Archives for posts with tag: desserts

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Ah, the marrow.  Kind of seemed like a monstrosity of a vegetable to me when I first encountered it.  So huge, so flavourless, so… perverse? lazy? wasteful? to grow your courgettes so big that they became unappealing. And yes, you can stuff them (as I’ve done) and yes you can make jams and chutneys (as I’ve done) and yes you can grate the flesh into sauces and stews (as I’ve often done) and yes, you can even lacto-ferment them (as I’ve often done and am about to blog on).  But marrows have nonetheless remained “other” to me.

At the same time, I’ve been moved by how some friends genuinely LOVE marrows, and by the way you can hold a huge one like a baby, rocking it in your arms, and by the way people who grow them in their gardens and allotments always go around asking you if you would like one?  And of course you say, “Yes please!”

Apple is for size comparison only.

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This time I was thrilled to have happened upon an old recipe recorded in the 70s on Bardsey Island for a Marrow Tart in my treasured copy of S Minwel Tibbot’s 1976 Welsh Fare: A Selection of Traditional Recipes.  To my mind this is the most beautiful record of “traditional” food of Wales, because as a historian and ethnographer, Tibbot’s work reflects respect and affection for the women sharing their old recipes in their old kitchens.  She worked for the National Museum of Wales’ Welsh Folk Museum, who published the book.

Like the Plum Tart in the Wales Gas Board pamphlet, this is a recipe that illustrates a kind of culinary simplicity in the sense that its guided by austerity (basic staples, seasonal eating) which is the beauty in much traditional Welsh food.  It’s so different from the world enabled by supermarkets in which everything is available year round, without any references to a seasonal calendar.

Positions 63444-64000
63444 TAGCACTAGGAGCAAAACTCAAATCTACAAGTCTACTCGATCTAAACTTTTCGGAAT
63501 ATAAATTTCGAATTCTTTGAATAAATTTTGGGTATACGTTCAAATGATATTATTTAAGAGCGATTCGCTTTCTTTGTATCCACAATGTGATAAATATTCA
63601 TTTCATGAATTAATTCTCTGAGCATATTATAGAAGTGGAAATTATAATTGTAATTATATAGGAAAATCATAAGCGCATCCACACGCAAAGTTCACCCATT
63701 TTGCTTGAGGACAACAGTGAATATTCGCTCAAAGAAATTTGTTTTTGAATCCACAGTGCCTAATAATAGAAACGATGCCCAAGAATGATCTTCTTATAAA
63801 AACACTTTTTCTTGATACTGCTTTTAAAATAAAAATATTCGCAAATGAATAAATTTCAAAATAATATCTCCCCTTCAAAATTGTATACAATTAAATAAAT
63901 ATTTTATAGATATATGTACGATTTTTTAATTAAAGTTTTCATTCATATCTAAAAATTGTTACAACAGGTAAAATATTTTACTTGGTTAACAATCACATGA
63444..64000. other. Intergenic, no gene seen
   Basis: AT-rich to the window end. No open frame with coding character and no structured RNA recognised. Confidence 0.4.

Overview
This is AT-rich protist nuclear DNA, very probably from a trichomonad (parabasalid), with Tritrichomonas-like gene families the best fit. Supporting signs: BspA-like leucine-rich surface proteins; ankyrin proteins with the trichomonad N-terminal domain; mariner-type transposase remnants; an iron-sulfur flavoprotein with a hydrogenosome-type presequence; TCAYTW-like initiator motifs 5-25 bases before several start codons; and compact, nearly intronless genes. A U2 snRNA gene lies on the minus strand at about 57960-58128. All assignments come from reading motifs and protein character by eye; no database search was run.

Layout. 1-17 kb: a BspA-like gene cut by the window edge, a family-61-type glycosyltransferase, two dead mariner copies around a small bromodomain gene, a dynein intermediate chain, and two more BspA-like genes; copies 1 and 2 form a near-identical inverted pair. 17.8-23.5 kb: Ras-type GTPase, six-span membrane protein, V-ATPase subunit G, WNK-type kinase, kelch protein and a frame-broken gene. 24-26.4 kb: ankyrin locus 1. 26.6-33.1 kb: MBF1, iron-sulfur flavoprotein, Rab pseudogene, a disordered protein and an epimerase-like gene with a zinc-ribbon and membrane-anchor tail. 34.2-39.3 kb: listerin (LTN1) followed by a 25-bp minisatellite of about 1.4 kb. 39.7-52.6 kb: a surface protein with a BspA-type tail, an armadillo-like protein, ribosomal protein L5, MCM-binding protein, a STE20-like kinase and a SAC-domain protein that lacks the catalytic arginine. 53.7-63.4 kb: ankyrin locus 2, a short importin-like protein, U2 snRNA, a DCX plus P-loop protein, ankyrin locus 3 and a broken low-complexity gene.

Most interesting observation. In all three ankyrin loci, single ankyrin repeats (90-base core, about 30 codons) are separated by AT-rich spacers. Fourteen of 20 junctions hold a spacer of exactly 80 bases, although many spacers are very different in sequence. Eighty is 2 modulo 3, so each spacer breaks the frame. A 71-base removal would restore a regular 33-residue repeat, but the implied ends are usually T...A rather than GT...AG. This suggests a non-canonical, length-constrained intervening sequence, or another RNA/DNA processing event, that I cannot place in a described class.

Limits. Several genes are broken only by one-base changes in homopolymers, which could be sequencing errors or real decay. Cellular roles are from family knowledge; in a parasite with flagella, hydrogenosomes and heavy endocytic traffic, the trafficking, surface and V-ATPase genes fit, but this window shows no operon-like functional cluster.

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A beautiful confluence of events: Coming back from collecting plums from (and beneath) my friend Pippa’s very laden trees, I stopped to drop a bag of outgrown school uniforms at one of our much-appreciated local charity shops.  And what should be there, just on the counter before my very eyes– a water-stained, truly-in-tatters, mended-with-yellowing-tape, pages-in-the-wrong-order copy of Croeso Cymreig, A Welsh Welcome, a small book of traditional Welsh foods, first published in 1953, my copy a revised 1959 edition.  Published by Wales Gas Board (Bwrdd Nwy Cymru).  A true treasure for 30pence!

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This is the kind of book that lifts my heart, even if I felt a brief pang of disloyalty to S Minwel Tibbott, whom I’d pledged would be my guide to old fashioned Welsh cooking through all her wonderful writings and ethnographic gatherings.

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Rhubarb– an avatar of springtime, tart, glorious, friendly.

I happened upon this recipe for a wonderful Rhubarb Compote  with it’s suggestion to roast the rhubarb for better shape retention, and the inclusion of a link to a Rhubarb – Rose Petal Jam. Heavenly.

But on my countertop — me whose husband did once affectionately suggest I name this blog Kitchen Counter Clutter for all my space-occupying experiments– sat a jar of Rosehip Syrup, the hips suspended since September in a sugar syrup.   It needed using up.   The syrup had never developed the intensity I’d wished for, and next autumn I will wait until frost softens the hard shells and perhaps do some simmering– the old fashioned way. But, there was a nevertheless a lovely perfume to it, and a slight bite despite its sweetness.